Psychologist; historian of science; publisher, Skeptic magazine; author, The Moral Arc: How Science and Reason Lead Humanity Toward Truth, Justice, and Freedom
Proponents of artificial intelligence have a tendency to project a utopian future in which benevolent computers and robots serve humanity and enable us to achieve limitless prosperity, end poverty and hunger, conquer disease and death, achieve immortality, colonize the galaxy, and eventually even conquer the universe by reaching the Omega point, where we become god—omniscient and omnipotent. AI skeptics envision a dystopian future in which malevolent computers and robots take us over completely, making us their slaves or servants or driving us into extinction, thereby terminating or even reversing centuries of scientific and technological progress.
Most such prophecies are grounded in a false analogy between human nature and computer nature, or natural intelligence and artificial intelligence. We are thinking machines, the product of natural selection that also designed into us emotions to shortcut the thinking process. We don’t need to compute the caloric value of foods; we just feel hungry and eat. We don’t need to calculate the waist-to-hip or shoulder-to-waist ratios of potential mates; we just feel attracted to someone and mate with them. We don’t need to work out the genetic cost of raising someone else’s offspring if our mate is unfaithful; we just feel jealous. We don’t need to estimate the damage of an unfair exchange; we just feel injustice and desire revenge. All these emotions were built into our nature by evolution; none of them have been designed into our computers. So the fear that computers will become evil are unfounded, because it will never occur to them to take such actions against us.
As well, both utopian and dystopian visions of AI are based on a projection of the future quite unlike anything history has given us. Instead of utopia or dystopia, think protopia, a term coined by the futurist Kevin Kelly, who described it in an Edge Conversation this way: “I call myself a protopian, not a utopian. I believe in progress in an incremental way where every year it’s better than the year before but not by very much—just a micro amount.”7 Almost all progress in science and technology, including computers and artificial intelligence, is of a protopian nature. Rarely if ever do technologies lead to either utopian or dystopian societies.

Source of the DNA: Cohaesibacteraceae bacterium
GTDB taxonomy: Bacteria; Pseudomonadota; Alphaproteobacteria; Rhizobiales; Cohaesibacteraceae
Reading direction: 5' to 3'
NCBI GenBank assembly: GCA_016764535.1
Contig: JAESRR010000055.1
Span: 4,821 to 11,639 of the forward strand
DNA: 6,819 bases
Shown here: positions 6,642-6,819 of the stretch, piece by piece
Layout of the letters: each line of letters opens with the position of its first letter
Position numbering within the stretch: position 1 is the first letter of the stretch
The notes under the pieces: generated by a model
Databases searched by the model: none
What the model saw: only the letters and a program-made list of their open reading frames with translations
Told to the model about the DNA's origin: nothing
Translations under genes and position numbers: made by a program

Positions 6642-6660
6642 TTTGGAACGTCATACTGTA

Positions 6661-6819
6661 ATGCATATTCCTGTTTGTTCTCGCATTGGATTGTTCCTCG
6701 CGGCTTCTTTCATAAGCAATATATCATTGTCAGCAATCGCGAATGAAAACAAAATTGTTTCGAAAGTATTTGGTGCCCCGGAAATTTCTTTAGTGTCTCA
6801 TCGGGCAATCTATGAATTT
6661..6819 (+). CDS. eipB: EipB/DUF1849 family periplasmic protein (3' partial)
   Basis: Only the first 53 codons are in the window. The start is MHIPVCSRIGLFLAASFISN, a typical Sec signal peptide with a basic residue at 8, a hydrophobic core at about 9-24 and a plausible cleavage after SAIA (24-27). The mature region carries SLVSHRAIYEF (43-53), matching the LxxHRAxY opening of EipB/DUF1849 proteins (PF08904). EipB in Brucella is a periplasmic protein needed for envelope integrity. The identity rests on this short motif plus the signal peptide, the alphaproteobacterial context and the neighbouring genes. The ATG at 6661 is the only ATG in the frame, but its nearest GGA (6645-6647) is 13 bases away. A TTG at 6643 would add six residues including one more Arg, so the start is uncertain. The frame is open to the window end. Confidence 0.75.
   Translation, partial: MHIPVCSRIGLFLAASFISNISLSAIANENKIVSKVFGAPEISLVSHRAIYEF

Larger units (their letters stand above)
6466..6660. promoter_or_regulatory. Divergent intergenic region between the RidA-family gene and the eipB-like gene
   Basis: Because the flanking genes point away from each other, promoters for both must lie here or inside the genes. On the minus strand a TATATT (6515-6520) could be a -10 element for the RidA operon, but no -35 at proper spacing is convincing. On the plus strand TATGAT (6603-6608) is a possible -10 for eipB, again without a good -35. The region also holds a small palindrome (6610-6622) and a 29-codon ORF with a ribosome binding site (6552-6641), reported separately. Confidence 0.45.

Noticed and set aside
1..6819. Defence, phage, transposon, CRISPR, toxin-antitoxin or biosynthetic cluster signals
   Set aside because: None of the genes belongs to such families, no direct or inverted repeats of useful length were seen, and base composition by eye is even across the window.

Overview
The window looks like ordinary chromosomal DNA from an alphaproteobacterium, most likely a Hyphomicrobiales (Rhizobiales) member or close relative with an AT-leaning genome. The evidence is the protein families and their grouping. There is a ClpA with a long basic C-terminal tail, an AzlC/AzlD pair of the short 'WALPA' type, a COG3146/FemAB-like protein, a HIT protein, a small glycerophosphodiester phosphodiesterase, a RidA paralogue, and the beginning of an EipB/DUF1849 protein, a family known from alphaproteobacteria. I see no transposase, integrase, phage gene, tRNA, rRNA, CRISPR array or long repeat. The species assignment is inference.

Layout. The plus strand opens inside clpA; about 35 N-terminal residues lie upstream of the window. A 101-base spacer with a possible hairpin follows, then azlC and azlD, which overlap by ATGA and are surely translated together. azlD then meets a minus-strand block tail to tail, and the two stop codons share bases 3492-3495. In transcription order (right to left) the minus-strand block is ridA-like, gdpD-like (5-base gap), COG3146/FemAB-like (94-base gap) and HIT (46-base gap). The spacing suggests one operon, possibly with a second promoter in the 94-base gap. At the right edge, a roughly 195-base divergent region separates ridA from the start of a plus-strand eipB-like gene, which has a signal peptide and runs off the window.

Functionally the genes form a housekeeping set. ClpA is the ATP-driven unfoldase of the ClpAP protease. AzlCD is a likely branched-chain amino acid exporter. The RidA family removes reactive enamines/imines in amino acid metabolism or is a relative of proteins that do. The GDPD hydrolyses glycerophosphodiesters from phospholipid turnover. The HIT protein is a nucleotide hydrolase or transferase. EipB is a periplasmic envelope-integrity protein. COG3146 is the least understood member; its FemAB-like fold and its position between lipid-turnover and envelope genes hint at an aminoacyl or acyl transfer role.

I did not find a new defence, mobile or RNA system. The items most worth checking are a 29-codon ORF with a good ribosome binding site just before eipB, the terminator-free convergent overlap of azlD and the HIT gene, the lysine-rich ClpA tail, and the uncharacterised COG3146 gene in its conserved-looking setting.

Consider the automobile. My first car was a 1966 Ford Mustang. It had power steering, power brakes, and air-conditioning, all of which were relatively cutting-edge technology at the time. Every car I’ve had since then, parallel to the evolution of automobiles in general, has been progressively smarter and safer—not in leaps and bounds but incrementally. Think of the 1950s’ imagined jump from the jalopy to the flying car. That never happened. Instead what we got were decades-long cumulative improvements leading to today’s smart cars, with their onboard computers and navigation systems, air bags, composite metal frames and bodies, satellite radios, hands-free phones, and electric and hybrid engines. I just swapped a 2010 Ford Flex for a 2014 version of the same model. Externally they’re almost indistinguishable; internally there are dozens of tiny improvements in every system, from the engine and drive train to navigation and mapping to climate control and radio and computer interface.
Such incremental protopian progress is what we see in most technologies, including and especially artificial intelligence, which will continue to serve us in the manner we desire and need. Instead of Great Leap Forward or Giant Phase Backward, think Small Step Upward.